Front Street taverns were neighborhood hub for ALCO, GE workers

If you have driven down Front Street in Schenectady at all in your life, either recently or as far b

Just who was Uncle Ben? And what do the initials “BL” stand for?

If you have driven down Front Street in Schenectady at all in your life, either recently or as far back as 1946, you probably noticed the signs and maybe asked yourself those questions. Uncle Ben’s Tavern and BL’s Tavern and Grill are located at 213 and 208 Front St., respectively, just a few short steps from the old American Locomotive Company plant. Learning the origin of their names is interesting, but it only scratches the surface of all the wonderful history connected to the two establishments and the East Front Street Neighborhood.

“When I was growing up, this neighborhood was booming,” said Mary Anne Ruscitto, who has lived at 205 Front St. all of her life. “I can remember when they would let out ALCO in the 1950s, you couldn’t get out your front steps there were so many people walking by. They were all blue-collar workers, and it was a good neighborhood.”

Many of the men very likely stopped in at Uncle Ben’s or BL’s for a drink. Before 1946, BL’s had been called Julius’ Grill and Restaurant as far back as 1917. Uncle Ben’s, meanwhile, was Al’s Tavern after Prohibition up until 1936, when it became the Wagon Wheel for two years and then sat vacant until it opened as Uncle Ben’s in 1940.

Post-prohibition influx

They were just two of the many bars that popped up in the neighborhood soon after Prohibition was repealed in December 1933. Just east of the railroad overpass and encompassing the area between Front Street and Erie Boulevard, including the side streets John, River, Jefferson and Monroe, and Mohawk Avenue, it was a neighborhood filled with Italian and Polish immigrants who found jobs working at ALCO and General Electric.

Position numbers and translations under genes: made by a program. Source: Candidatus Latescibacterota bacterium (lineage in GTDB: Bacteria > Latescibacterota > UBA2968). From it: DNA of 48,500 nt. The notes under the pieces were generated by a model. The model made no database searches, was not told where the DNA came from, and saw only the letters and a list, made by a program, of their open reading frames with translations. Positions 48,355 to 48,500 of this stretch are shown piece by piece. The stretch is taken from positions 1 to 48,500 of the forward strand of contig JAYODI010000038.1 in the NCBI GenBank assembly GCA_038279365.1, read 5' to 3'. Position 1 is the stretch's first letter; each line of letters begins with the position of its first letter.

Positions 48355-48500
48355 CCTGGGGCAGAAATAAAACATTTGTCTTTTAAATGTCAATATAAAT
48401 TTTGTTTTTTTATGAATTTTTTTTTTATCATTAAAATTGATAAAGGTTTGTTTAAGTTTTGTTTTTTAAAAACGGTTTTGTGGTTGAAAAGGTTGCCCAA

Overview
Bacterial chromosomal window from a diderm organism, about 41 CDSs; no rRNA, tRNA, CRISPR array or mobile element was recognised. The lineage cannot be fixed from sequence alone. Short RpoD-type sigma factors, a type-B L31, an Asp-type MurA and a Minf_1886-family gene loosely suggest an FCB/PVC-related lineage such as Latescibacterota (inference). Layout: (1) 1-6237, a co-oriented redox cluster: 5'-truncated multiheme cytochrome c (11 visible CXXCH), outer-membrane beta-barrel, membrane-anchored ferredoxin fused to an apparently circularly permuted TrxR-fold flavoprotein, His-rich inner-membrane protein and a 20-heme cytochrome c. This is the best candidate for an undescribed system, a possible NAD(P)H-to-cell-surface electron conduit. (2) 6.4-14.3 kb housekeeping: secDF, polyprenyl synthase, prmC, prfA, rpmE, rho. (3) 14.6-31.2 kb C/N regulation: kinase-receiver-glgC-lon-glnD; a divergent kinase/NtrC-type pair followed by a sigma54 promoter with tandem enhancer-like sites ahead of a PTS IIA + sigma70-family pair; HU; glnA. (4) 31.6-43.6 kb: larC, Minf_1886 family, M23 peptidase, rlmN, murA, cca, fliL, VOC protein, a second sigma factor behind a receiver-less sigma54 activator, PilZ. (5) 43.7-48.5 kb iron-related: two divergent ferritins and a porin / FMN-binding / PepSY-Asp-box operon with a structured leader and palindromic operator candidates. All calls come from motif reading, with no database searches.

“You couldn’t get into the street when it was quittin’ time,” said Vince Carlino, who was born in 1930 at 307 Front St. and has lived at 305 Front since he was a small boy. “There were a few places that made sandwiches, but mostly guys would stop for a beer in one of the bars. I’d guess there were probably 10 bars on Front Street just from the railroad tracks to the ALCO plant.”

According to the city directory, eight bars opened up on Front Street in 1934. There were four more taverns on Jefferson Street, and three more on Erie Boulevard in that same vicinity. And, before Prohibition began in 1920, the 1915 city directory listed 17 bars on Front Street alone between College Street and Nott Street. A handful of them, including BL’s when it was known as Julius’, were speakeasies, places where alcohol was served illegally.

Julius was Julius Bucci, who, along with his brother, ran the tavern at 208 Front. A relative, Nicola Bucci, sold the place in 1946 to Benny Lencewicz, who wanted to name it Uncle Ben’s, but that name had been taken by Bronislaw Kuczynski and his wife, Agnes, back in 1940 when they took over the property at 213 Front.

Going with initials

The English translation of Bronislaw is often Benjamin, so Lencewicz, not wanting to start trouble in the neighborhood, went with his initials, B.L. He and his wife, Theresa, ran the place until Benny died in 1979. Theresa died six years later, but by that time the current owner, Frank Yates, was in charge of the place.